Econ201_MidtermI_Practice
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Econ201_MidtermI_Practice

Course Number: ECON 201, Spring 2012

College/University: Drexel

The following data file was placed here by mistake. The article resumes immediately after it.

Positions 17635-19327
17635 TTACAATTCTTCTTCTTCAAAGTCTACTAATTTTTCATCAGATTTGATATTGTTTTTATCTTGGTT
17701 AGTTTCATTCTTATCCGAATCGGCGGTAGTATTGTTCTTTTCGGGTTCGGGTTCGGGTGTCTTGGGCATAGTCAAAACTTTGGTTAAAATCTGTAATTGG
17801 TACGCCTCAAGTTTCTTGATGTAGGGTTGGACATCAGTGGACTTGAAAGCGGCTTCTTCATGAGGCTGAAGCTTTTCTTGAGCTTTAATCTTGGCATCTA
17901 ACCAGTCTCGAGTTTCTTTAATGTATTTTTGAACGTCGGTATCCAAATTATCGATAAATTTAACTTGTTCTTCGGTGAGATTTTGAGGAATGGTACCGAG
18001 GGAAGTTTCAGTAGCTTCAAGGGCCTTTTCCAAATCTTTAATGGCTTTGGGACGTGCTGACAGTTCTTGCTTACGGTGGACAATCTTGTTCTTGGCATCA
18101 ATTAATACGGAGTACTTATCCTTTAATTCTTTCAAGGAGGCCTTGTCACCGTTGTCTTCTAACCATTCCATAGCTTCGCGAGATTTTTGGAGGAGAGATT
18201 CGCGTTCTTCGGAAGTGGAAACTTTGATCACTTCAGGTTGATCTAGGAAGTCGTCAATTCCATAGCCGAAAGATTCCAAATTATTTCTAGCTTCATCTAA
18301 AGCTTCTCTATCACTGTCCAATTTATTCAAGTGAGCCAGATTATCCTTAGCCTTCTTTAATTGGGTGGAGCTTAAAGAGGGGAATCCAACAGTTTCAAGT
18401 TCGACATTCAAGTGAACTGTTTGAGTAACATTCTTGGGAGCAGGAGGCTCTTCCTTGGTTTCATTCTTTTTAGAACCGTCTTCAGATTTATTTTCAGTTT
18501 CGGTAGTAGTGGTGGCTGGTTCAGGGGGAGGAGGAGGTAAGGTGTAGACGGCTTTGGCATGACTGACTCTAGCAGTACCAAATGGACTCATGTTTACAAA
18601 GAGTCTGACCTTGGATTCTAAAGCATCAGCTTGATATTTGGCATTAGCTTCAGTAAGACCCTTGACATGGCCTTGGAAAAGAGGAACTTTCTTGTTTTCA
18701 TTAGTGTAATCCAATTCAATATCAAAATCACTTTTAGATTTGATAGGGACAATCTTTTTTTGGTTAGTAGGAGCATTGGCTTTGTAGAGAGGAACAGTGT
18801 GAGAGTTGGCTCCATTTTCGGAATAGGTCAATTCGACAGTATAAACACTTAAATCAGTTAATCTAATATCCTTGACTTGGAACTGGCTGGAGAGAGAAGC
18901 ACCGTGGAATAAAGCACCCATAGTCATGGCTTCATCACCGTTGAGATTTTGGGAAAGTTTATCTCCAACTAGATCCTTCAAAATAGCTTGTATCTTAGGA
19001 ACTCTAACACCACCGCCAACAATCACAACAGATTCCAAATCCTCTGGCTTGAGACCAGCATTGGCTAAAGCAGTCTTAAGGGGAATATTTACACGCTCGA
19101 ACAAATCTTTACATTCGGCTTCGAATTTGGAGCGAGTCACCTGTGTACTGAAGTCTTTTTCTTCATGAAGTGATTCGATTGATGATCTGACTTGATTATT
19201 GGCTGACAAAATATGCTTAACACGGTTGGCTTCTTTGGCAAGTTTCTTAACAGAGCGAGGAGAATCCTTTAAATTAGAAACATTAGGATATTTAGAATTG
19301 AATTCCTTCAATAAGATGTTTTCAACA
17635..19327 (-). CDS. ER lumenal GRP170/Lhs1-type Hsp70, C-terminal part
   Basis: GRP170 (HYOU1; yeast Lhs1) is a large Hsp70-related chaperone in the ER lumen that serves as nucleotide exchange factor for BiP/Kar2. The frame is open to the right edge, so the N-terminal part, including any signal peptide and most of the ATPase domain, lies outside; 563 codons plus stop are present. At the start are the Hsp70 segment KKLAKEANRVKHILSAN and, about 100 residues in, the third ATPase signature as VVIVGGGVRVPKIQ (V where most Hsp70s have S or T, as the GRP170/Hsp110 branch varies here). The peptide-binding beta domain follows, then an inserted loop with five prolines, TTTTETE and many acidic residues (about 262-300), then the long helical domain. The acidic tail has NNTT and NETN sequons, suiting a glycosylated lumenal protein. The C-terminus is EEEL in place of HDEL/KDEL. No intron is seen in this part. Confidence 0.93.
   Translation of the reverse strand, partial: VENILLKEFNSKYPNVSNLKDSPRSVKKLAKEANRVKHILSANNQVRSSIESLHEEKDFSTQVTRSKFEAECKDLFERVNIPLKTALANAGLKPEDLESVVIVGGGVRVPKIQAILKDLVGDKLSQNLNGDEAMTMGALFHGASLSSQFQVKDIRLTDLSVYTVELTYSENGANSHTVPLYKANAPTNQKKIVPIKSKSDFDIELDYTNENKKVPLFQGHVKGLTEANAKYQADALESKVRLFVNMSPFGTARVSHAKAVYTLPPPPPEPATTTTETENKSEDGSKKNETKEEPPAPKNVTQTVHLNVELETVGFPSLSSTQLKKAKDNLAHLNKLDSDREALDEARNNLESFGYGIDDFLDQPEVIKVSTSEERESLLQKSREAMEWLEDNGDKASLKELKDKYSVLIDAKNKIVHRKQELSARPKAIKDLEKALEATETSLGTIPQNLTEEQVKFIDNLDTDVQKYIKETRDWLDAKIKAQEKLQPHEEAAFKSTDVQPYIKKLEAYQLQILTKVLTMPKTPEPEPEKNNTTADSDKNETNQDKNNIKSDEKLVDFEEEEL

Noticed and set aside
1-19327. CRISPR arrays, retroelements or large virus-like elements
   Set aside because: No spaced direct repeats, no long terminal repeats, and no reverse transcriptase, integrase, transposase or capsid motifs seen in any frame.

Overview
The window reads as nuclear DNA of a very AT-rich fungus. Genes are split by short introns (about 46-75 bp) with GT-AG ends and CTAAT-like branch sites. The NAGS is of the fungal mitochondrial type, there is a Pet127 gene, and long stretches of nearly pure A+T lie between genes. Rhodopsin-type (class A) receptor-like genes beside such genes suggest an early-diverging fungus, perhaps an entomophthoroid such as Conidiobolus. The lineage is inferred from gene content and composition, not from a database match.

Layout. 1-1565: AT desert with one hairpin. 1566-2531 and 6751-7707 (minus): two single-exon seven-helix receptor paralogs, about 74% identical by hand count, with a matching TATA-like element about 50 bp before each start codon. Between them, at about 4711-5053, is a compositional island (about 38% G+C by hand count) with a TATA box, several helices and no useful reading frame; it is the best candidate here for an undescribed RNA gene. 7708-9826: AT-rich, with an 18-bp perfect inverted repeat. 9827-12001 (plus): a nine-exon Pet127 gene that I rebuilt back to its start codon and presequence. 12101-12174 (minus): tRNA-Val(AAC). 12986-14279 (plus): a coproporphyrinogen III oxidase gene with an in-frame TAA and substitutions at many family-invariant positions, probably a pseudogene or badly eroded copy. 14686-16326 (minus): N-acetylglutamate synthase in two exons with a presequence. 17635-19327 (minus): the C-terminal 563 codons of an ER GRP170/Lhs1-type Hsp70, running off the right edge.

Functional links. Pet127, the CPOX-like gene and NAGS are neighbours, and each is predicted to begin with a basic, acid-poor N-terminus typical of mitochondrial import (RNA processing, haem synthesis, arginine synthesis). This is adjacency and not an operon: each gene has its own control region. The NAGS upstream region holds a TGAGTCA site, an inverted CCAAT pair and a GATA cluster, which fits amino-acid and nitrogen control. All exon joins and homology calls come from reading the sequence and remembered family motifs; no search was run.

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Principles of Microeconomics ECON 201 Spring 2011/2012 MIDTERM I PRACTICE 1. The scarcity principle indicates that A. no matter how much one has, it is never enough. B. compared to 100 years ago, individuals have less time today. C. with limited resources, having more of "this" means having less of "that." D. because tradeoffs must be made, resources are therefore scarce. 2. Choosing to study...